And it’s important to mix furniture finishes in a room to avoid visual monotony. You want wood, metallic and painted pieces, plus sleek/shiny and matte/textured surfaces and fabrics in every space to give it a professionally-designed look.
What are your top three tips for achieving high-end style on a lower-end budget?
1. Commit to an investment. When decorating, time and money are inversely proportionate—to save one, be prepared to spend a lot of the other.
2. Buy lamps, even if they’re only cheapo temporary lamps from the dollar store or thrift shop. You could fill a room with cardboard box furniture and it would look flat-out warm and inviting by lamplight. (Trade secret: As a rule, you need a lamp in at least 3 out of 4 corners of a room for balance and to avoid dark spaces.)
3. Do accessorize. The finishing touches are the last 10% of decorating but they give 90% of the effect, style-wise, so don’t give up until you’ve got them. It’s the objéts, accessories and art that personalize a room and add warmth and style. I’m a big fan of hitting flea markets, thrift stores and HomeGoods for fabulous chic-on-a-shoestring pieces.
You’ve been quoted as saying that a person is the “soul of every room” in their home. What does your home say about your soul?
My most favorite compliment by visitors dropping by is how nap-worthy my living room is. I love that because it means that it’s warm, cozy and inviting. And that’s what a home should be—nurturing. I have wanderlust and love to travel—I hope that’s reflected, too, in the multiple periods that are present. I’m crazy about style but am a practical gal, too, says my Ikea dining table and Pottery Barn rug.
I grew up on the Georgia coast and still have sand in my shoes…and far too many seashells in my living room now. True to my Southern roots, I love to entertain and adore doting on my guests—there’s always room for one more at my table, with proper napkins for cocktails, lunch and dinner (Southern ladies believe in fussing over their table napkins), and it’s always six o’clock somewhere! At the end of the day, though, I want you to feel comfortable and instantly at home the minute you walk through my door. That’s what’s most important of all.
Catch Elaine on American Dream Builders Sundays on NBC at 8/7 c, and keep an eye out for her winning space from last week’s episode in the upcoming June issue of Better Homes and Gardens!
(Photos courtesy Elaine Griffin)
This season on #DreamBuilders we’ve seen our competitors reach for their highest creative limits, and the headline of that is that the best is yet to come, and YOU arrived to the party just in time to catch it! We’ve watched them brave the elements, and then each other, all while pulling off the BIGGEST home transformations I’ve ever seen on Prime Time TV…and you know what, I’m loving every minute of it — not because I’m the host, but because it’s design at its inspired best returned to TV!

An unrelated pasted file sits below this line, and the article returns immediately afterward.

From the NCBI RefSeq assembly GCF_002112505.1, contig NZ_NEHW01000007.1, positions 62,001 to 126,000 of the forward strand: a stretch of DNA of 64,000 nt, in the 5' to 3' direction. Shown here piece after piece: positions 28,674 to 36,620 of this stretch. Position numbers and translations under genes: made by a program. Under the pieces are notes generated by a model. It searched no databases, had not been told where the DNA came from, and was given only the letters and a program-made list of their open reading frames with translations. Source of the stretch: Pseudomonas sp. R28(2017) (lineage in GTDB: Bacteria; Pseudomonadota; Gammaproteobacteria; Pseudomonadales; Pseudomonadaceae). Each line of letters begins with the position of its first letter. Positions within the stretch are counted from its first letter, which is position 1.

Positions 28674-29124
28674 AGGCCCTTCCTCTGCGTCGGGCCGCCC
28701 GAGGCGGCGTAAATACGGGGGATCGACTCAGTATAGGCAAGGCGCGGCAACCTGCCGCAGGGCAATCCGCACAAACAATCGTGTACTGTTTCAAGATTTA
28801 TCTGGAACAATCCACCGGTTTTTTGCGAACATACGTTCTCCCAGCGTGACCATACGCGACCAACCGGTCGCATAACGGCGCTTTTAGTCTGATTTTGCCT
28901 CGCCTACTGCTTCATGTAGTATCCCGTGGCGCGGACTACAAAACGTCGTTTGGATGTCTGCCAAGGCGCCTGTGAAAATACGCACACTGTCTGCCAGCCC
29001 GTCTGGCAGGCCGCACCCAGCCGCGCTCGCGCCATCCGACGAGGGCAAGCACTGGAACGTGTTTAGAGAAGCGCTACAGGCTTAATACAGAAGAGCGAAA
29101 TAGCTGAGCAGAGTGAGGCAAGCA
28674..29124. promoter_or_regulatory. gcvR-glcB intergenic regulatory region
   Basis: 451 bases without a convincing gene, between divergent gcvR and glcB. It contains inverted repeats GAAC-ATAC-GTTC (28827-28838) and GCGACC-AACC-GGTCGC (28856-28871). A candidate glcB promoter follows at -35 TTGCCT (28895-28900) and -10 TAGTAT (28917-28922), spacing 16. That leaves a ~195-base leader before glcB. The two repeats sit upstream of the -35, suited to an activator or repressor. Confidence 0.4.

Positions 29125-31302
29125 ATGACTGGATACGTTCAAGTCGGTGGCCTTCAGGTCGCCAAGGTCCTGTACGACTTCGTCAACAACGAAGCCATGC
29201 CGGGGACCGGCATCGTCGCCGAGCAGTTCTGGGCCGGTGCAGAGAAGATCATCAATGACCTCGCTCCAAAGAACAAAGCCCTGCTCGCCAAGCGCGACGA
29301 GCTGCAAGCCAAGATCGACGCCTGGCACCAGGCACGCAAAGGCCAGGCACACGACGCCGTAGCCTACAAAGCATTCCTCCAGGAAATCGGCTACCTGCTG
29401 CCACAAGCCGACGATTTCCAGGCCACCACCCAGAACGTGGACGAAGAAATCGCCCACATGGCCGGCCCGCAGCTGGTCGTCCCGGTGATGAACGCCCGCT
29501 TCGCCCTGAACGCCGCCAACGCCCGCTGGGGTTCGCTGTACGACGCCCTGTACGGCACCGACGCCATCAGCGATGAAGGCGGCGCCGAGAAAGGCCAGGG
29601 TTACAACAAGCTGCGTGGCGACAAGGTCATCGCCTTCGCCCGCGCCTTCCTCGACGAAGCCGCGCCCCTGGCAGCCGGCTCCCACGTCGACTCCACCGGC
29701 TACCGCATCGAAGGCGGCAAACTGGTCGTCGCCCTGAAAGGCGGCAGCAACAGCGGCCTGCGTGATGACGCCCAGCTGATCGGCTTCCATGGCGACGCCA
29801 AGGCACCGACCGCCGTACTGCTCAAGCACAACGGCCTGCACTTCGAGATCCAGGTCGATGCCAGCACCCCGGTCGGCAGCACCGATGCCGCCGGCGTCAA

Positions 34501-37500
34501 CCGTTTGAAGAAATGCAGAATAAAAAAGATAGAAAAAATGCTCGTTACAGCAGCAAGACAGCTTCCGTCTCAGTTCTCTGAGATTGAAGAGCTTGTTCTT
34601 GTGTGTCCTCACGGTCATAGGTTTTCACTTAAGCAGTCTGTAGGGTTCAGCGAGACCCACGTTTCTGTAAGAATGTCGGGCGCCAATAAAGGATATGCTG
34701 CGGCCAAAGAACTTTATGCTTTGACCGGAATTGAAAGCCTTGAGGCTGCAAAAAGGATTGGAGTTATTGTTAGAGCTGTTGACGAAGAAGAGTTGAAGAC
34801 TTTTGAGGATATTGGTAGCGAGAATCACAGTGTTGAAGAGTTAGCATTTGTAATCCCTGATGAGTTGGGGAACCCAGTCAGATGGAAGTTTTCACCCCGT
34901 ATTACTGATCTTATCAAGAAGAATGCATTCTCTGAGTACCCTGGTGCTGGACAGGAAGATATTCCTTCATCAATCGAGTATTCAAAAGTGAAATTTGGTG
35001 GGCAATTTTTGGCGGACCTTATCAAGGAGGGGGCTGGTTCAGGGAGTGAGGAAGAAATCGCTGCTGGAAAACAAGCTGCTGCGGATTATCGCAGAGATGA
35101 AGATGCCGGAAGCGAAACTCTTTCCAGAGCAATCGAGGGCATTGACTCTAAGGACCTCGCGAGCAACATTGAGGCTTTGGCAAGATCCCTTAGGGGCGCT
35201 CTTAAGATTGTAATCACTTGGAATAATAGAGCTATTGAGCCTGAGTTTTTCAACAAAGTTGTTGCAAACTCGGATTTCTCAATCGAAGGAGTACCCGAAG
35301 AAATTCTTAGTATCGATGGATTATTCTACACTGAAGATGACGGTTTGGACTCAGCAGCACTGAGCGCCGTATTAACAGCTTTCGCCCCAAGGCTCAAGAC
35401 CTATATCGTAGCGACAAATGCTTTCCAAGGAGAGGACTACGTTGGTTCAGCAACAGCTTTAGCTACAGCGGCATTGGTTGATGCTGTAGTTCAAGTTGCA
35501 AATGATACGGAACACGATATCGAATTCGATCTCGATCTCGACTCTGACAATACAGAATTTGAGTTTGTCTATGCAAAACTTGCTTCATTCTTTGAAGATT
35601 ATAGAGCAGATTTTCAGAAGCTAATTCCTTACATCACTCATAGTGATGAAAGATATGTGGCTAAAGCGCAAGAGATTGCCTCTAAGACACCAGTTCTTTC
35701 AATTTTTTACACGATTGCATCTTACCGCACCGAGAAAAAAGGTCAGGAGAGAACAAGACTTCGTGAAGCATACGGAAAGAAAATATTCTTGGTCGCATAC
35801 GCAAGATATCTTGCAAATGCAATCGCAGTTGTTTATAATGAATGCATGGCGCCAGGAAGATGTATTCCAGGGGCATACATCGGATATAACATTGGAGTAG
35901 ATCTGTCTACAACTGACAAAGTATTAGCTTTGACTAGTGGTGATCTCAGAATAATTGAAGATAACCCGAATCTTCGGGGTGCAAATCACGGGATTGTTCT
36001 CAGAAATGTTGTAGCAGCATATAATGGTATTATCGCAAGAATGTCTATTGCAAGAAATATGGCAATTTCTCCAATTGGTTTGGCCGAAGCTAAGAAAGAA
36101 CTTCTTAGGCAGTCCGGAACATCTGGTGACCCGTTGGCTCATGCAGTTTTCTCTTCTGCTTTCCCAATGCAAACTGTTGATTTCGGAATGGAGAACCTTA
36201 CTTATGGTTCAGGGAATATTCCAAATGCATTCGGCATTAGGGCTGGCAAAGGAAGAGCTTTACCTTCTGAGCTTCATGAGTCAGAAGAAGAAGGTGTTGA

This week our contestants face what most of you contend with everyday…SPACE or lack thereof. Divided into four teams of two, they were each issued a modular home and given one direction: get as much style into this small space as you can. And guess what? They delivered BIG time. Along the way they found real small space innovations and inspired ideas that we can all takeaway at home. One being that real-sized furniture works best even in a small space. Small scale makes the room even smaller.
On top of that, for this episode we up’ed the ante by welcoming the BH&G editors on set to give their input and pick a space to feature in the pages of the magazine. Make no mistake, four editors staring you down made the stress even more palpable. To say the least, our contestants were definitely feeling the pressure!
The first thing people ask me when they see me, or on my Facebook page, is…Nate, please come to my house! Because how we live really matters. Period, the end. It’s about living with what you love, in a space that reflects who you truly are. This show is about bringing high design back to television…design that I hope inspires people to think about their spaces in a new way. And that’s what you see on the show. Talented, passionate designers who are fighting for their point of view. Some of the choices you will love, some you won’t. And that’s the thing with design, it should always be about what feels good, about what speaks to you. That being said, there are rules…things that can help turn an okay space into a room that really feels special.
I love this living room transformation from last week’s episode. The mistake people often make is thinking they need 20 pieces in a room. But the thing is, if it’s well-chosen and edited, fewer pieces are fine. In this space they edited the book case and left only a few curated objects. I might not have made that choice but it certainly hits home the fact that more than books can live on your shelves. In fact, that’s one of the take aways for me doing this show; sometimes less really is more. People also think that they have to be adventurous with paint. If that’s what you love, I say do it. But freshly painted white walls will never go out of fashion. Keep to the same hues when you add color, like the grey and purple accents here. And don’t forget lighting. People, I can’t say it often enough…it’s one of the most important things to think about. Go flea market shopping and pick up vintage sconces or brass lamps. These are the details that will bring the room together. That will make it feel layered. And like a room you love to come home to.
How great is this wallpaper! Absolutely perfect for a kid’s room…that was my greatest takeaway here. It feels fresh, fun…but also chic. And a space that they can grow into. That’s important. You want your child’s room to evolve with them. I also love the seating area. A place they can do homework, or read a book. It’s about creating a beautiful space, yes. But also, is this practical…does this space serve us? This is actually a pretty small room. But proof that you don’t need a lot of space to live well.
I can’t wait for you all to tune in and watch the second episode of American Dream Builders on Sunday night at 8/7c on NBC. I would love to hear what your favorite rooms are; what you’d love to recreate and why.
Guest Style Spotter, Style Spotters | Tags:
American Dream Builders, bedroom, Better Homes and Gardens, color, Decor, decorating, Design, Kids Room, Living Room, nate berkus, wallpaper